It sure looks like Michelle Obama is being pressured to run for president, forcing Biden out of the 2024 race

It's obvious to anyone in the Democrat camp not totally delusional that Joe Biden's declining mental faculties make him almost impossible to re-elect in 2024.  Douglas Schoen and Andrew Stein are two Democrats who have a good grasp of reality, and so they are putting out a signal in the Wall Street Journal — which is read by virtually every media editor in the country — that it is time to push Michelle Obama into running.  That is, if she has not already been convinced by her husband.

Donald Trump's spirited performance in last week's CNN town hall, combined with recent polls, has some Democrats realizing he could be elected president again in 2024. The latest ABC News/Washington Post poll finds President Joe Biden with a 36% approval rating and trailing Mr. Trump by 6 points in a race for the White House. We aren't the only Democrats considering alternatives and wondering: If not Mr. Biden, who should be the nominee? (snip)

If Mr. Biden can't run for re-election, his natural successor is Vice President Kamala Harris. But Ms. Harris is even less popular than the president: Only 35% of registered voters have a favorable opinion of her compared with 41% for Mr. Biden, according to a recent Wall Street Journal poll. Ms. Harris's approval rating in November 2021 hit a historic low for any modern vice president, and she is viewed much less favorably than her four predecessors at the same point in their respective tenures.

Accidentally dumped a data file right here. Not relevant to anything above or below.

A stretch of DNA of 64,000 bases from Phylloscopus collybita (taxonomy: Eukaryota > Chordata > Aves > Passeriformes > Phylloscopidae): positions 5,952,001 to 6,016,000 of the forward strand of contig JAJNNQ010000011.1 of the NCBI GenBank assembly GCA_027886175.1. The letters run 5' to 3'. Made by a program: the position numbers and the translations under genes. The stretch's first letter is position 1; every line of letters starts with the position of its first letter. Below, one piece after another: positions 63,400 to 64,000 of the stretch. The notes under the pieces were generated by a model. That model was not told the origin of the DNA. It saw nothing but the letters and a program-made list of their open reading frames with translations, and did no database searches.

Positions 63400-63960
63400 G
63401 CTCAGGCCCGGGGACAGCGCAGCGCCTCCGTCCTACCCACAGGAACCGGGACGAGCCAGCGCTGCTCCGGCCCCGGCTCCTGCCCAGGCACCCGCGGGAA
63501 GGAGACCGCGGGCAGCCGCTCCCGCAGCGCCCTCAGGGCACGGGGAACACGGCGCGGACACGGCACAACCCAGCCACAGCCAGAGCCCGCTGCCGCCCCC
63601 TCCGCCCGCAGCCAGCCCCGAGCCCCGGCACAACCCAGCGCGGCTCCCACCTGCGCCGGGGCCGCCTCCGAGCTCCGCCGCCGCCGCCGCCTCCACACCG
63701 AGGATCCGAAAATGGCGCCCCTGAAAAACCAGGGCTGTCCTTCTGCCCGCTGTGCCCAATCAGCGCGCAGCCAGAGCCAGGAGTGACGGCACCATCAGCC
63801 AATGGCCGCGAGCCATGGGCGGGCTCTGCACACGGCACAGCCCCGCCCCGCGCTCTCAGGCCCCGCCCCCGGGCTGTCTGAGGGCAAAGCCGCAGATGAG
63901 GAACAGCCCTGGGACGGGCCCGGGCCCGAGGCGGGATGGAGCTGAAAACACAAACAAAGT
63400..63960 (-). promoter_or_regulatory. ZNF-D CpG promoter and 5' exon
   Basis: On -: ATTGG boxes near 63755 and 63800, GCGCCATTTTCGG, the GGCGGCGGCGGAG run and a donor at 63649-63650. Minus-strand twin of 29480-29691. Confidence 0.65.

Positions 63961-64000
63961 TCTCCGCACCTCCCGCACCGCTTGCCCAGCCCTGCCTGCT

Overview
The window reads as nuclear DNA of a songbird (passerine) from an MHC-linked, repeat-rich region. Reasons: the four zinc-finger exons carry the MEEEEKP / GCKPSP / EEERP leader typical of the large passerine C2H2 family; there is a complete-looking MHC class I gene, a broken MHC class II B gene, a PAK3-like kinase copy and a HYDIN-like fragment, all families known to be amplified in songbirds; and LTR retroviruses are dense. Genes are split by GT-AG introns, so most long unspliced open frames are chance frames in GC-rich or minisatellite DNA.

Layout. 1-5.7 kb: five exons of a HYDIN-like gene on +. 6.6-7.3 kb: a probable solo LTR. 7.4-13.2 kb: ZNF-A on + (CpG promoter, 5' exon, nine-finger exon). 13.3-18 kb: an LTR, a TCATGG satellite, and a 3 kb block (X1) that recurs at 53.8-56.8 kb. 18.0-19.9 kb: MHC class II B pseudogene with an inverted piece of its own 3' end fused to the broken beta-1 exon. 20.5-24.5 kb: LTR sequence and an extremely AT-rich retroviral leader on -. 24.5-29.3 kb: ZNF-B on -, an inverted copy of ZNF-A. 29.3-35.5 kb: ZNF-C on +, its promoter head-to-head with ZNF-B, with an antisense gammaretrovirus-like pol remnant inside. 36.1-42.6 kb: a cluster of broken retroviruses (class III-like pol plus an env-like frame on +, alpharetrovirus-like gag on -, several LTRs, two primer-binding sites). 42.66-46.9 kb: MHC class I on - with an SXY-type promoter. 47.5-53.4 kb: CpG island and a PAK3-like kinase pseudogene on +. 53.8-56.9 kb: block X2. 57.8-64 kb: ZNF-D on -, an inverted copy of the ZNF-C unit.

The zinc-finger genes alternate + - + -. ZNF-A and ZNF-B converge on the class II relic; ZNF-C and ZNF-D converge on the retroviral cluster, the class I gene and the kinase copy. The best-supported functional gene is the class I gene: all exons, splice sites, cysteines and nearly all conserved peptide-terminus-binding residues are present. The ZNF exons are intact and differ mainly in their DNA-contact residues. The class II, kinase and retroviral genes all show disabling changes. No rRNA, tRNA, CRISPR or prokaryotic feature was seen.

Furthermore, Mr. Trump trounces Ms. Harris in a general election match-up. According to a Harvard CAPS-Harris poll released this year, Mr. Trump leads Ms. Harris by 10 points, 49% to 39%. (snip)

Zogby Analytics poll released last year found that if Mr. Biden were to bow out in 2024, Mrs. Clinton would be a distant third choice for Democratic primary voters, behind Ms. Harris in second place. The favorite is the only Democrat with broad national appeal: Michelle Obama.

Mrs. Obama is popular within the Democratic Party. She left the White House with a 68% favorability rating nationally and was one of the most admired women in the U.S. from 2018 through 2020, according to Gallup polls. With a broad network of supporters and the ability to resurrect Barack Obama's political organization, she would be the strongest candidate by far. 

While Mrs. Obama has expressed no desire to seek national office, she may be persuaded to jump in if Mr. Biden can't run and Mr. Trump appears close to returning to the White House.

This is more than a trial balloon by Schoen and Stein, who are serious players.  Schoen was a key figure in Bill Clinton's campaigns for president and a White House adviser.  Stein was Manhattan borough president and the last president of the New York City Council.  It is a message: Biden is losing it by the day and could lose if he sticks it out, even to Trump, which is the unimaginable horror in Democrats' (and many establishment Republicans') minds.

So who is the best backup?  They say there is need for a backup plan, but once out of the bag, this is game on.  Unless Michelle claims an absolute lack of interest, then she is OK with it.

Biden would withdraw before South Carolina if she challenged him since he would be humbled there, as Hillary was by Obama in 2008.  Blacks may love the white candidate who kisses up to them, but only until there is a black challenger around.  Our country is much more tribal than it has been since the Civil War. 

Caricature by Donkey HoteyCC BY-SA 2.0 license.

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